The Board of Directors is responsible for supervision of the overall affairs of the Company. The Board of Directors of the Company held seven regular meetings and one special meeting during 2003. To assist in carrying out its duties, the Board has delegated authority to three committees: an Audit Committee, Compensation Committee and Corporate Governance and Nominating Committee. Each incumbent member of the Board of Directors attended, during his term of office, at least 75% of the total number of 2003 meetings of the Board of Directors and Committees thereof, of which such Director was a member. The Company does not have a policy regarding attendance by Directors at the Annual Meeting of Shareholders. In 2003, four of the five directors attended the Annual Meeting of Shareholders.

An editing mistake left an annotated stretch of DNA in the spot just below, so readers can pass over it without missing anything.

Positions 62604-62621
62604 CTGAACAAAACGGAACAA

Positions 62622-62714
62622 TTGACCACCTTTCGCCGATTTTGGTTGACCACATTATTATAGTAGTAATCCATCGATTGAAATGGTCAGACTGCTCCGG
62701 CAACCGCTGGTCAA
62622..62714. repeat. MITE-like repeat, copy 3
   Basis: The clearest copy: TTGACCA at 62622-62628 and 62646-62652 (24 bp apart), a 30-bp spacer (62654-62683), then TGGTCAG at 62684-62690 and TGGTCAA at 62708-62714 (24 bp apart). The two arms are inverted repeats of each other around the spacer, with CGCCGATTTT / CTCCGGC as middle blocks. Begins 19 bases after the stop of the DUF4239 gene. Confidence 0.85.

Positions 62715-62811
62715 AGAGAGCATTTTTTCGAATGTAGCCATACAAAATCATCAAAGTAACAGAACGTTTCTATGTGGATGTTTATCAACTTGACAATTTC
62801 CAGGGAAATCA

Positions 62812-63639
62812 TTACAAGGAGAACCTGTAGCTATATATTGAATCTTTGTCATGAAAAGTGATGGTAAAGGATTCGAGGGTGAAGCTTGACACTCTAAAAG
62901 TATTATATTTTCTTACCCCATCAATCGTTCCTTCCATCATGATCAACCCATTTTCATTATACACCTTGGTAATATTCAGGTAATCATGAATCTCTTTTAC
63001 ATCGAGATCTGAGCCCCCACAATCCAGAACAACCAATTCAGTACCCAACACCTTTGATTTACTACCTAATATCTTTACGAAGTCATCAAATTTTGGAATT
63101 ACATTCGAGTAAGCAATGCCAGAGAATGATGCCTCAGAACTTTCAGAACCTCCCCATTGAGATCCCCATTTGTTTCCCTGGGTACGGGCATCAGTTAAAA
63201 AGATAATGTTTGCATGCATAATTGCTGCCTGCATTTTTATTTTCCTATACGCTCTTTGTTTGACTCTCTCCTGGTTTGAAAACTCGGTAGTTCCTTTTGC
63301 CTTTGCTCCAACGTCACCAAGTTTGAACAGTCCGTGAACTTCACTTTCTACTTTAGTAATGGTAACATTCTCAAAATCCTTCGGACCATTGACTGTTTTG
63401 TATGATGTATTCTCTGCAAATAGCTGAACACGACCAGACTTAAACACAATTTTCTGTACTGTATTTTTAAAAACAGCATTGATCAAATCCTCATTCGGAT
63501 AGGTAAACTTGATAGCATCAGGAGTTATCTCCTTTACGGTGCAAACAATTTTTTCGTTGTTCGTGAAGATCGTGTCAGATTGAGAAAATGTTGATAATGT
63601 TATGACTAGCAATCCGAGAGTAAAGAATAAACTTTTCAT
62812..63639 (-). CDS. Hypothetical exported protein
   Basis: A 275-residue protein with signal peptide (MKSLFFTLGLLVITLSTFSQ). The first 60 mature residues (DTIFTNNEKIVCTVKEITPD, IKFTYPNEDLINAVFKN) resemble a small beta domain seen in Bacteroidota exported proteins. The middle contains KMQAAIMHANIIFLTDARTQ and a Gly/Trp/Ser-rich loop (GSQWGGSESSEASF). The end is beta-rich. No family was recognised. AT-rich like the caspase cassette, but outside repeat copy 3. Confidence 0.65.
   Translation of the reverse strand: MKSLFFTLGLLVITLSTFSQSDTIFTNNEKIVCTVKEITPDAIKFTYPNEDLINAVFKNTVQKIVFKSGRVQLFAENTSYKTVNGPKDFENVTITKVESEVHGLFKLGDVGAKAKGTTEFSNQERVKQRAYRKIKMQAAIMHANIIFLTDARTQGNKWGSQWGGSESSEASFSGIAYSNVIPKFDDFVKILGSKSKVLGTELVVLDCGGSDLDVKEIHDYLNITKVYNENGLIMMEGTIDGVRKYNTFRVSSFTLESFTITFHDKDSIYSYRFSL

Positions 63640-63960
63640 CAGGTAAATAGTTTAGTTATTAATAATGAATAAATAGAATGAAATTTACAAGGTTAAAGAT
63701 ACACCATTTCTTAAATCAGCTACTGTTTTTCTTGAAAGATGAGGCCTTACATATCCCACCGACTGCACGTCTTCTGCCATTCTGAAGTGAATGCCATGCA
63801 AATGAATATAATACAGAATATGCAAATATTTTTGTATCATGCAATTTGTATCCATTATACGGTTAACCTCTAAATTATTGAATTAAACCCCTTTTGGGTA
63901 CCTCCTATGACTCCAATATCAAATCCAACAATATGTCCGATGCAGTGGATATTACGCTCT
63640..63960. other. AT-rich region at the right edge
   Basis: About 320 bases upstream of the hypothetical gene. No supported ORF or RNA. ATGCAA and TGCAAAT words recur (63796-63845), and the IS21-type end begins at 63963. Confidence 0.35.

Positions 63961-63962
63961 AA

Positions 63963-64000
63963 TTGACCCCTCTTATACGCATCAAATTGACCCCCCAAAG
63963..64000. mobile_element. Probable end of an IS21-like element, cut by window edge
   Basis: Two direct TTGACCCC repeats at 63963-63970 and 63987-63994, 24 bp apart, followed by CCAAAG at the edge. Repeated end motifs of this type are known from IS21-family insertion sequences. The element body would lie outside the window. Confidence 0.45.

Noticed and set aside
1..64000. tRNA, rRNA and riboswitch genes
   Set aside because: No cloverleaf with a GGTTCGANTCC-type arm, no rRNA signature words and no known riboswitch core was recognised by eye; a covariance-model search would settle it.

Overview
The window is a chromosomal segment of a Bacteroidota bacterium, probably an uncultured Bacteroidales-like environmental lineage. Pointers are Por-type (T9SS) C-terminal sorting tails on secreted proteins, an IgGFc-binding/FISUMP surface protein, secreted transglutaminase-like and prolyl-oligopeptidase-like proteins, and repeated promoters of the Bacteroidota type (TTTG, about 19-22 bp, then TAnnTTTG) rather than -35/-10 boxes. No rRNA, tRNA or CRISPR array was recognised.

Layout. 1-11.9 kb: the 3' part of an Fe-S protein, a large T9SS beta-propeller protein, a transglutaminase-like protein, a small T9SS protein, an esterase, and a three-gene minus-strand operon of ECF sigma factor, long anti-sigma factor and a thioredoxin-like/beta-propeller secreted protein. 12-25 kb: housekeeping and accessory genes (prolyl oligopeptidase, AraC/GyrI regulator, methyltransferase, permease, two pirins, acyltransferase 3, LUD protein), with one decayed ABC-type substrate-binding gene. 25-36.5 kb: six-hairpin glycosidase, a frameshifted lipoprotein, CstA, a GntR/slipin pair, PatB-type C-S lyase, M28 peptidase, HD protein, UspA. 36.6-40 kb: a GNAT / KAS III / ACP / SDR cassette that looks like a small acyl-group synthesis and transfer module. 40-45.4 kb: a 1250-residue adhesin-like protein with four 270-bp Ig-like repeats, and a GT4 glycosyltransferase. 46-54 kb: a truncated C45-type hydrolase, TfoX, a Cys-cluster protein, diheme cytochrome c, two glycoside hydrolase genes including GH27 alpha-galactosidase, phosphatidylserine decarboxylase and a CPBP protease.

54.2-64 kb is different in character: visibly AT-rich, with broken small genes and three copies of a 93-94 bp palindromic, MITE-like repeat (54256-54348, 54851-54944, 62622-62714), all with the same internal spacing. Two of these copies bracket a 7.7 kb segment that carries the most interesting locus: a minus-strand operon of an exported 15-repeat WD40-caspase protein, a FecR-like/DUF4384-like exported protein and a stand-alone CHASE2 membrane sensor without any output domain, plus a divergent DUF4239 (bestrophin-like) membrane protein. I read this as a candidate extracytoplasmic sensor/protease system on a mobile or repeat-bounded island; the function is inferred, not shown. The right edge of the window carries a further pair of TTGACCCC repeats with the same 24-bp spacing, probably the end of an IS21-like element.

The Board has adopted Corporate Governance Guidelines which contain categorical standards for the determination of director independence, which are available to the public through the Jefferies website at www.jefco.com. The Board has determined that directors who comply with the standards in the Corporate Governance Guidelines have no material relationship with the Company as required by New York Stock Exchange Rules. The Board has determined that all of the non-employee directors meet the independence standards as set forth in the Corporate Governance Guidelines.